[ noun ] the sound of laughing



Used in print

(Brand Blanshard, "The Emotive Theory," Robert...)

`` I have heard stories '' , he writes , `` of the most terrible , the most unnatural actions , of the most monstrous murders , told with the most spontaneous , childishly merry laughter '' .

If goodness and badness lie_in attitudes only and hence are brought into being by them , those men who greeted death and misery with childishly merry laughter are taking the only sensible line .

(Guy Endore, Voltaire! Voltaire!...)

Such was the impromptu that Voltaire gave to howls of laughter at Sans_Souci and that was soon circulated in manuscript throughout the literary circles of Europe , to be printed sometime later , but with the name of Timon_of_Athens , the famous misanthrope , substituted for that of Rousseau .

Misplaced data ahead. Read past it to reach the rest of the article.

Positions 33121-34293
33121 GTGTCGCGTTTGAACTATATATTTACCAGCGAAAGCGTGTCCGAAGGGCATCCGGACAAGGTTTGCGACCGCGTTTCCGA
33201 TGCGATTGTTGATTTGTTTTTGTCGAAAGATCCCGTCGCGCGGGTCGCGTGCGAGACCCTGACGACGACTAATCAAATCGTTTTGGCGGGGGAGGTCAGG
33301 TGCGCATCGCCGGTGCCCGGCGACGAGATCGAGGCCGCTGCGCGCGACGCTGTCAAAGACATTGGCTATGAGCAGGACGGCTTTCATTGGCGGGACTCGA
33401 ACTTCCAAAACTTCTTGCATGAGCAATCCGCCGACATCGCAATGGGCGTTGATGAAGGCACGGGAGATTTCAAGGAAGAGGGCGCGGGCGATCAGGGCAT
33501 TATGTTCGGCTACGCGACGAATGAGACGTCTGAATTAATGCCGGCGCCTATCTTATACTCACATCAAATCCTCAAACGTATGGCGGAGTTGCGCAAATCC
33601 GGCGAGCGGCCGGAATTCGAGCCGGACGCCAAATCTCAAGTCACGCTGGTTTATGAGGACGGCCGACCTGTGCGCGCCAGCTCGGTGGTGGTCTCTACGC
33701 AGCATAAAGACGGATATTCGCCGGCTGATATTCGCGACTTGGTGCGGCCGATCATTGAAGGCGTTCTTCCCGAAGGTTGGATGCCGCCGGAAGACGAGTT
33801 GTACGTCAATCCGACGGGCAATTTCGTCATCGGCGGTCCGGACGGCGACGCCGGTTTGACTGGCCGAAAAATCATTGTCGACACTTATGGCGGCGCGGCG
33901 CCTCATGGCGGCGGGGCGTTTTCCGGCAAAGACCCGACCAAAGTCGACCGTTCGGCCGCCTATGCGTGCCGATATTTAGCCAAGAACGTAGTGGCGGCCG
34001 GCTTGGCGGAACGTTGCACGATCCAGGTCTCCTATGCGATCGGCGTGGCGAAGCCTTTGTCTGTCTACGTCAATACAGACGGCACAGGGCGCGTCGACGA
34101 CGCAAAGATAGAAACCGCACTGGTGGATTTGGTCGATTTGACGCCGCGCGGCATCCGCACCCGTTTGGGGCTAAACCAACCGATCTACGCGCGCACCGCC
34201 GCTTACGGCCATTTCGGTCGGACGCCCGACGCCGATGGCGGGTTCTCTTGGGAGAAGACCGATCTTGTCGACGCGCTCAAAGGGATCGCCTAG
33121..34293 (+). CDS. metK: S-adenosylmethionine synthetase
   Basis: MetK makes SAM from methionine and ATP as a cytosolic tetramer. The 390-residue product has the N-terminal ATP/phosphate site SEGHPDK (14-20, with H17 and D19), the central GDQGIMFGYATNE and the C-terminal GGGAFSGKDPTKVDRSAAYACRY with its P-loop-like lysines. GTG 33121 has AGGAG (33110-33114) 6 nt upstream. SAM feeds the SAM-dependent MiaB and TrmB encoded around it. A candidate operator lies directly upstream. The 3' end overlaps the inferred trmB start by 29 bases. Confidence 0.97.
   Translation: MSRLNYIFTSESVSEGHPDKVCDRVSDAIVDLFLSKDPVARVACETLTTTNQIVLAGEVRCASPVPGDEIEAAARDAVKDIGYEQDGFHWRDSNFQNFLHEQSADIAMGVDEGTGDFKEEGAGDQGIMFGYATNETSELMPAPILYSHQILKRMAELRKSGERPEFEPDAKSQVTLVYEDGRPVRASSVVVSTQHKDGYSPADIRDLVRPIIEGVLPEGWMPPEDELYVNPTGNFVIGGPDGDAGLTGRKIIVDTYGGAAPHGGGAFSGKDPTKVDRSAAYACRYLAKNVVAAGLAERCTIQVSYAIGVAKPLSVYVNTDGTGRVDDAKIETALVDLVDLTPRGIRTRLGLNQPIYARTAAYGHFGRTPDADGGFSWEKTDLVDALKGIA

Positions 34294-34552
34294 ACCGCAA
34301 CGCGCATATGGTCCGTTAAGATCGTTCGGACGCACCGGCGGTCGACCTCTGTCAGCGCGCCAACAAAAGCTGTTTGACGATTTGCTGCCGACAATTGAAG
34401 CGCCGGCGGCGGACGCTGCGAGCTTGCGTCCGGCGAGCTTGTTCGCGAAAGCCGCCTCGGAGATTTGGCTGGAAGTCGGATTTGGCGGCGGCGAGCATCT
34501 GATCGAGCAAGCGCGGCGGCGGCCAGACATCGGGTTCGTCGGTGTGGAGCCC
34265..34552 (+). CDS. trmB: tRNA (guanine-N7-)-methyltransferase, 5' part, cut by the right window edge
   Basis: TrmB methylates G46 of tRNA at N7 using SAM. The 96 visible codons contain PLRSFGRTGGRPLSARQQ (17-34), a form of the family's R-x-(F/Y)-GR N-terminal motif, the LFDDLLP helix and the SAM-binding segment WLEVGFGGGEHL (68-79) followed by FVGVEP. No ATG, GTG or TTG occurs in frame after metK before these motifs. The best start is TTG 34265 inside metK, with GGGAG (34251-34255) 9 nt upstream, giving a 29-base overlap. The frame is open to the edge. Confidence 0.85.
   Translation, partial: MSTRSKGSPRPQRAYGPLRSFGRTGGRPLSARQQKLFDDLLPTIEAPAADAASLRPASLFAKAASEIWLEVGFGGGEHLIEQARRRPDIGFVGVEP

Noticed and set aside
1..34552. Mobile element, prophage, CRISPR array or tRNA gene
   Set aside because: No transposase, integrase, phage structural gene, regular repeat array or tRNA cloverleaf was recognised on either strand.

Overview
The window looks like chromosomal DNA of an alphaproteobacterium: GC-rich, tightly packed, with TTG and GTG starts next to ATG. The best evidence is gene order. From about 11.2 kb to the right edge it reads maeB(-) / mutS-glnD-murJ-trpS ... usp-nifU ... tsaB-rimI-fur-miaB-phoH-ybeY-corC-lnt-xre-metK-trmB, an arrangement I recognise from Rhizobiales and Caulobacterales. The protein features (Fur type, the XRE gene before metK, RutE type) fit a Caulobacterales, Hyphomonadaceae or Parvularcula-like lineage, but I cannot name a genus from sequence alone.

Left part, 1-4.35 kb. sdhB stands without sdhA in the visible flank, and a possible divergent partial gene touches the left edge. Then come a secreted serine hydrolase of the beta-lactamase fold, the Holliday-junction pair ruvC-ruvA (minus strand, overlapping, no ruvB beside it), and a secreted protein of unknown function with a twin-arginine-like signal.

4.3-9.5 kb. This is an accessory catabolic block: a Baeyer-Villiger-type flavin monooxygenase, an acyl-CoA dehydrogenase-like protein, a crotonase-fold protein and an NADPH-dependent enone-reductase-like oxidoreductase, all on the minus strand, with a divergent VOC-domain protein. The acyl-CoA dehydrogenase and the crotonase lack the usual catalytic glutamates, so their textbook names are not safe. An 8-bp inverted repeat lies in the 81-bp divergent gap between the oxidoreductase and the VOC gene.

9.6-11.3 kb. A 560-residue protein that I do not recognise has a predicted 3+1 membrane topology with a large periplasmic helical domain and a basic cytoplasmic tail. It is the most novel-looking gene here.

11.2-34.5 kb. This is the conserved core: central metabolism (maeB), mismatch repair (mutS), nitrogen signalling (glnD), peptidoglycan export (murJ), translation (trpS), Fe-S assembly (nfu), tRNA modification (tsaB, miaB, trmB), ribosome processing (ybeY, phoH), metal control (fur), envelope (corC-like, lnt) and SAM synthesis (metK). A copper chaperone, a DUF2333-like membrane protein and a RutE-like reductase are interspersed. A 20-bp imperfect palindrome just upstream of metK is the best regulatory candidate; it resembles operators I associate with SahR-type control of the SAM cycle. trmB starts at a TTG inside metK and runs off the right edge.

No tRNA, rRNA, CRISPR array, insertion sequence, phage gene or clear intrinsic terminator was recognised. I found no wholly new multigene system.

(William Maxwell, The Chateau....)

It went right on creaking under his own considerable weight , and all it needed , Harold thought , was for somebody to fling himself back in a fit of laughter and that would be the end of_it .

(Frieda Arkin, "The Light of the Sea," in The...)

In the cruel clearness of her memory the boy remained unchanged , quick with the delight of laughter , and the pain with which she recalled that short destroyed childhood was still unendurable to her .

[ noun ] Last name, frequency rank in the U.S. is 13733
[ noun ] the act of laughing; the manifestation of joy or mirth of scorn


"he enjoyed the laughter of the crowd"

Related terms

act expression